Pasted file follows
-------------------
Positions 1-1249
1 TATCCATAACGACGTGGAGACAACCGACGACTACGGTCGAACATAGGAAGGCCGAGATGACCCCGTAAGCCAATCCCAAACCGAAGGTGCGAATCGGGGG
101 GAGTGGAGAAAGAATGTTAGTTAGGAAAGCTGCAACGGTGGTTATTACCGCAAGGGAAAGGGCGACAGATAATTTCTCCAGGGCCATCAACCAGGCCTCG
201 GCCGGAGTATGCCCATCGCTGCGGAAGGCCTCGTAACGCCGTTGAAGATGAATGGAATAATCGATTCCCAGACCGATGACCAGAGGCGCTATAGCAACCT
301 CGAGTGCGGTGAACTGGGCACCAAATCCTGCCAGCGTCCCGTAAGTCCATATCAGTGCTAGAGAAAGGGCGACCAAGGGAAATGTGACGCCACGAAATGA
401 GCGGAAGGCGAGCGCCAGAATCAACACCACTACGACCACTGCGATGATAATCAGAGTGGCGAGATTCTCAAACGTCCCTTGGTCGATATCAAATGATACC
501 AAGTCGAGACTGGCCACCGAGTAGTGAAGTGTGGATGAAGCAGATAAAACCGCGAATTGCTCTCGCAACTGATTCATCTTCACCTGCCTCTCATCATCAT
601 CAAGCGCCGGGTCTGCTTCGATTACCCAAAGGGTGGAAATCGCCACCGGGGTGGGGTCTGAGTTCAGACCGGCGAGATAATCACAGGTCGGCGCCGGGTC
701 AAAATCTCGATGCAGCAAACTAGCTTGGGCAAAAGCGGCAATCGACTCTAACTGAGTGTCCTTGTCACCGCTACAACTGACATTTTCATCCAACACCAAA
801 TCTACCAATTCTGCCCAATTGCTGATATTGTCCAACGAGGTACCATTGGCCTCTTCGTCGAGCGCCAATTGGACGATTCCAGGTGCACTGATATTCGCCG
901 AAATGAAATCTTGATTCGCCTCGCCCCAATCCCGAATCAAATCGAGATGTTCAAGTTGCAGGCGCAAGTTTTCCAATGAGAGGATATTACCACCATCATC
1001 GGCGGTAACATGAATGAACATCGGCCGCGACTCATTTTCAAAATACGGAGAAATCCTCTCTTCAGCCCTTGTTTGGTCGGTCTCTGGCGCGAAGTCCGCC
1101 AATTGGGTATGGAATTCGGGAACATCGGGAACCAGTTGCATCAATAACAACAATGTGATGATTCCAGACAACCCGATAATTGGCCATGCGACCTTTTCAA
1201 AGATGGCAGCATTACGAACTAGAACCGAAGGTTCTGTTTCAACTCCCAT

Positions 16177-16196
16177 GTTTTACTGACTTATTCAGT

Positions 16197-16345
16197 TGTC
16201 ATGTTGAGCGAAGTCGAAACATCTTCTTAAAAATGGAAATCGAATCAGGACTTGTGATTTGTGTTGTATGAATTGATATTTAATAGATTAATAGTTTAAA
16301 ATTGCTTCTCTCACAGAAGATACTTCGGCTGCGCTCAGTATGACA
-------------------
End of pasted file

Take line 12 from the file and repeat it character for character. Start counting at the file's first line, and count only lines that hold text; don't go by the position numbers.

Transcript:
1001 GGCGGTAACATGAATGAACATCGGCCGCGACTCATTTTCAAAATACGGAGAAATCCTCTCTTCAGCCCTTGTTTGGTCGGTCTCTGGCGCGAAGTCCGCC